Berry good for you

by Kellie Dye

One of my favorite seasons in Arkansas is the spring strawberry season. Strawberries are the first fruit to ripen in the spring.

There are several farms located in the 501 region where you can purchase or pick your own strawberries. Keep in mind that strawberries quickly mold at room temperature and only last a few days in the refrigerator.

Once you get the freshly picked strawberries home, place them into shallow pans and remove any rotten berries. Don’t wash the berries until right before you are ready to eat them. Washing them will increase the rate at which they spoil.

Check out for fresh produce picking near you. It’s a great activity for families with children. Engaging children in the fun of picking their own fresh produce will definitely peak their interest in eating those healthy foods.

Any type of berry is an ideal addition to your diet. Berries are loaded with antioxidants and phytochemicals. Blueberries, strawberries, blackberries, raspberries and cherries all contain pigments called anthocyanins.

These pigments have been shown to reduce the risk of heart attacks in people who eat berries often. Other red foods such as plums, grapes, red cabbage and beets also contain plenty of anthocyanins. Look for produce of deep red, blue or purple in color.

One cup of strawberries has 100 percent of the recommended dietary allowance of Vitamin C. They contain 60 percent more Vitamin C by weight than a grapefruit and 8 percent more vitamin C than an orange.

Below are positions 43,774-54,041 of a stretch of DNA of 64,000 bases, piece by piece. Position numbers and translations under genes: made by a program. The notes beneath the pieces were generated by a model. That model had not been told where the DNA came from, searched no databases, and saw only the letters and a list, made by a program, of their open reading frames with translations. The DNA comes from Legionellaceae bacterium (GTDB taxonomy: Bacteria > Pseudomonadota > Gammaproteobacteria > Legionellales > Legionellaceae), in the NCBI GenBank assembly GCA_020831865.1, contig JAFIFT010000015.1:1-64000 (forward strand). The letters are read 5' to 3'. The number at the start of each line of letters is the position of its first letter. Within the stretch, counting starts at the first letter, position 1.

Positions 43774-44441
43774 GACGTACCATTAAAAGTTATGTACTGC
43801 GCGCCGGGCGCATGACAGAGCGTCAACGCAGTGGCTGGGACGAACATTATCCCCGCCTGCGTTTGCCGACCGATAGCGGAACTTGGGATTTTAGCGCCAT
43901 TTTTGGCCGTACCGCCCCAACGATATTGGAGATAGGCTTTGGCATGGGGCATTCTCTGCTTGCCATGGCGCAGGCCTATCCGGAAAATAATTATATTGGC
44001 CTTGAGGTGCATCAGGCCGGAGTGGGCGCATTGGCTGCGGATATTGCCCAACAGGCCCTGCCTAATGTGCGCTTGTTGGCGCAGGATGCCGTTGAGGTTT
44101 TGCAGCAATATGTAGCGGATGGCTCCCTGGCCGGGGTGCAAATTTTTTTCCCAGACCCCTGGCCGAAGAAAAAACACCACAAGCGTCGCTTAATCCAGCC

Strawberries also contain phytochemicals ellagic acid, lutein and zeathancins. These phytochemicals aid in the repair of damaged cells, which give them their anti-aging and anti-cancer properties. Strawberries are low in calories. One cup provides only 46 calories and a nice 3 grams of fiber.

Check out this delicious low fat strawberry salad:

Low-Fat Strawberry Spinach Salad

3 cups raw baby spinach
1/2 cup sliced fresh strawberries
1/4 cup sliced almonds
2 ounces reduced fat feta cheese or goat cheese crumbles
1 tablespoon cider vinegar
1 tablespoon of honey
1 teaspoon of sugar

In a large bowl, combine spinach, strawberries, almonds and feta cheese. In a smaller bowl, combine the vinegar, honey and sugar and whisk to mix. Pour the vinegar mixture over the salad and toss.

Makes about 4 3/4-cup servings — 100 calories, 3.5 grams of fat, 10 grams of carbohydrates.

Balsamic Strawberries

1 pound fresh strawberries, sliced
1 tablespoon of sugar
1 tablespoon of balsamic vinegar

Adding balsamic vinegar to fresh strawberries really brings out the flavor and sweetness, but you won’t taste the vinegar.

Makes about 3 cups. Per cup: 64 calories, 0 fat, 15 grams of carbohydrates, 3 grams of fiber.


Kellie Dye, a registered and licensed dietitian, is the wellness coordinator at the Conway Regional Health and Fitness Center. Send your diet and nutrition questions to Kellie at [email protected]. Frequently asked and pertinent questions will be addressed in future articles in 501 LIFE.